Clinical Orthopaedics and Related Research ®

A Publication of The Association of Bone and Joint Surgeons ®

A Radiation Safety Training Program Results in Reduced Radiation Exposure for Orthopaedic Residents Using the Mini C-arm

David Gendelberg MD, William Hennrikus MD, Jennifer Slough MD, Douglas Armstrong MD, Steven King PhD



Fluoroscopy during fracture reduction allows a physician to assess fractures and immediately treat a pediatric patient. However, concern regarding the effects of radiation exposure has led us to find ways to keep radiation exposures as low as reasonably achievable. One potentially simple way, which to our knowledge has not been explored, to decrease radiation exposure is through formal education before mini C-arm use.


We questioned whether a radiation safety educational program decreases radiation (1) time and (2) exposure among residents and patients.

Patients and Methods

This is a retrospective study in which second-year residents underwent a 3-hour educational program regarding mini C-arm use and radiation safety taught by our institution’s health physics department. We evaluated the records of all patients who underwent a pediatric both-bone forearm or distal radius fracture reduction in the emergency department 3 months before the educational program or after the program. To be included in the study, records included simple both-bone forearm fractures, simple distal radius fractures, and patient age younger than 18 years, and could not include patients with multiple fractures in the same limb. This resulted in study groups of 53 and 45 patients’ records in the groups before and after the educational session, respectively. Radiation emission from the mini C-arm between both groups were compared.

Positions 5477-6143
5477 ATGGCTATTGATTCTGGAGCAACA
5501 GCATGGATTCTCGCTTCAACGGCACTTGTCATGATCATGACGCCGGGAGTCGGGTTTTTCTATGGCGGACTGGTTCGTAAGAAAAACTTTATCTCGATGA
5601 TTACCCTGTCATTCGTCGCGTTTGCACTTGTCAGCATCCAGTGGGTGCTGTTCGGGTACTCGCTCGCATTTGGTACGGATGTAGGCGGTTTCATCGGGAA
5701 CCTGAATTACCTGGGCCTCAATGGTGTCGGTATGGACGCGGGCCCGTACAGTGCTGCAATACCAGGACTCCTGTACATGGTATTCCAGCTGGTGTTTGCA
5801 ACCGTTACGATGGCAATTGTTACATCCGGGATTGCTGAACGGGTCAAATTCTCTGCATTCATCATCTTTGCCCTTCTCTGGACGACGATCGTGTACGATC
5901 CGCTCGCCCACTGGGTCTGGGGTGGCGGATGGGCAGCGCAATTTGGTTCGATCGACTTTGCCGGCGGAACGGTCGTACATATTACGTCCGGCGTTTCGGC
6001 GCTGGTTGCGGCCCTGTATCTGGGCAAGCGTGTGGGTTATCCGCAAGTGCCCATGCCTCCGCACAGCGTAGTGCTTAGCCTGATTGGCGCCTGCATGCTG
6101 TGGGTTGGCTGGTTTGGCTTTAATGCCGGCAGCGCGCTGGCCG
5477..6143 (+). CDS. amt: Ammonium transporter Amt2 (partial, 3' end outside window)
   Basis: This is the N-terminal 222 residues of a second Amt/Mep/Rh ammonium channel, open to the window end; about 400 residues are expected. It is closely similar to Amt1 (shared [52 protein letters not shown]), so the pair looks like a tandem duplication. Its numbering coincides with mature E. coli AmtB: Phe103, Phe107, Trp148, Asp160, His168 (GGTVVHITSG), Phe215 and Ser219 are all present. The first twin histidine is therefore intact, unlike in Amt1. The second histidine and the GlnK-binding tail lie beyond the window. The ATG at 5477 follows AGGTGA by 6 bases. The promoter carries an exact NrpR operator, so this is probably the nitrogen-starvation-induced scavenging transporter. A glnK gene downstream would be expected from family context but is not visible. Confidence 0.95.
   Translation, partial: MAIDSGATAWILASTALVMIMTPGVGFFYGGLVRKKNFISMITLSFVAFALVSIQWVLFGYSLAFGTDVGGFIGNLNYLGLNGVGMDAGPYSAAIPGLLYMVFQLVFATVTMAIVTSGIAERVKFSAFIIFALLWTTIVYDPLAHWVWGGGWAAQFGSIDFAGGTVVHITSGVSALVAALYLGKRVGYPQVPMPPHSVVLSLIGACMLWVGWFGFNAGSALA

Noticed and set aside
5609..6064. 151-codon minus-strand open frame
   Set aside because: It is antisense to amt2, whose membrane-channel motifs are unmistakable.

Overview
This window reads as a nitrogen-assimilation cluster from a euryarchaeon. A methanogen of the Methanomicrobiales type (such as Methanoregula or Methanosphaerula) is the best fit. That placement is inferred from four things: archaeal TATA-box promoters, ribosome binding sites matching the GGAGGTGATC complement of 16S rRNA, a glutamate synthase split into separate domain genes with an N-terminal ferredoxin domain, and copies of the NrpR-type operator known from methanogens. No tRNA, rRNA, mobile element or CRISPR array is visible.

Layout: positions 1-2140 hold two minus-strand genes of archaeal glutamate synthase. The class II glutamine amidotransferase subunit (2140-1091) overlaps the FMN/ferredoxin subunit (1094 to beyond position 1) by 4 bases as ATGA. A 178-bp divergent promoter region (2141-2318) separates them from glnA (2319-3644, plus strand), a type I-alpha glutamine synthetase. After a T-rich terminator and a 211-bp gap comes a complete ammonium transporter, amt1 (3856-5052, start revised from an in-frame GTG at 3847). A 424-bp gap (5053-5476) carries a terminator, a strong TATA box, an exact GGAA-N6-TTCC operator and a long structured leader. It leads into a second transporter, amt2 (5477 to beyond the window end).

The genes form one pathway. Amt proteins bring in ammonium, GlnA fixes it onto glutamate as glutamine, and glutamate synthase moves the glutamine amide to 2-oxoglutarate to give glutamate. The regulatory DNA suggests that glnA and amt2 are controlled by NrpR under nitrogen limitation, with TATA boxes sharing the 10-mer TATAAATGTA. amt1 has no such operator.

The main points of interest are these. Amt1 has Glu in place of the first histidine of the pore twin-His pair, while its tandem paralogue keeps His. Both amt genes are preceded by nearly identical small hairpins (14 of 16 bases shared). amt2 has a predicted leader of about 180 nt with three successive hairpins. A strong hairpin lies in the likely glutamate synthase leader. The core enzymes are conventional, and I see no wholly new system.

Exposure time with the mini C-arm was longer in patients treated before the educational intervention than in those treated after the intervention (patients with both-bone forearm fractures: mean = 41.2, SD = 24.7, 95% CI, 23.14–59.26 vs mean = 28.9, SD = 14.4, 95% CI, 15.91–41.89, p = 0.066; patients with distal radius fractures: mean = 38.1, SD = 26.1, 95% CI, 25.1–51.1 vs mean = 26.7, SD = 15.8, 95% CI, 16.44–36.96, p = 0.042). Calculated radiation exposure with the mini C-arm was larger in patients treated before the educational intervention than in those treated after the intervention (patients with both-bone forearm fractures: mean = 90.9, SD = 60.9, 95% CI, 51.06–130.74 vs mean = 30.4, SD = 18.5, 95% CI, 16.73–44.07, p < 0.001; patients with distal radius fractures: mean = 83.1, SD = 58.9, 95% CI, 54.75–111.45 vs mean = 32.6, SD = 26.4, 95% CI, 20.07–45.13, p < 0.001).


A radiation-safety program resulted in decreased radiation exposure to residents and patients, and in decreased mini C-arm exposure time during pediatric fracture reductions.

Level of Evidence

Level III, therapeutic study.

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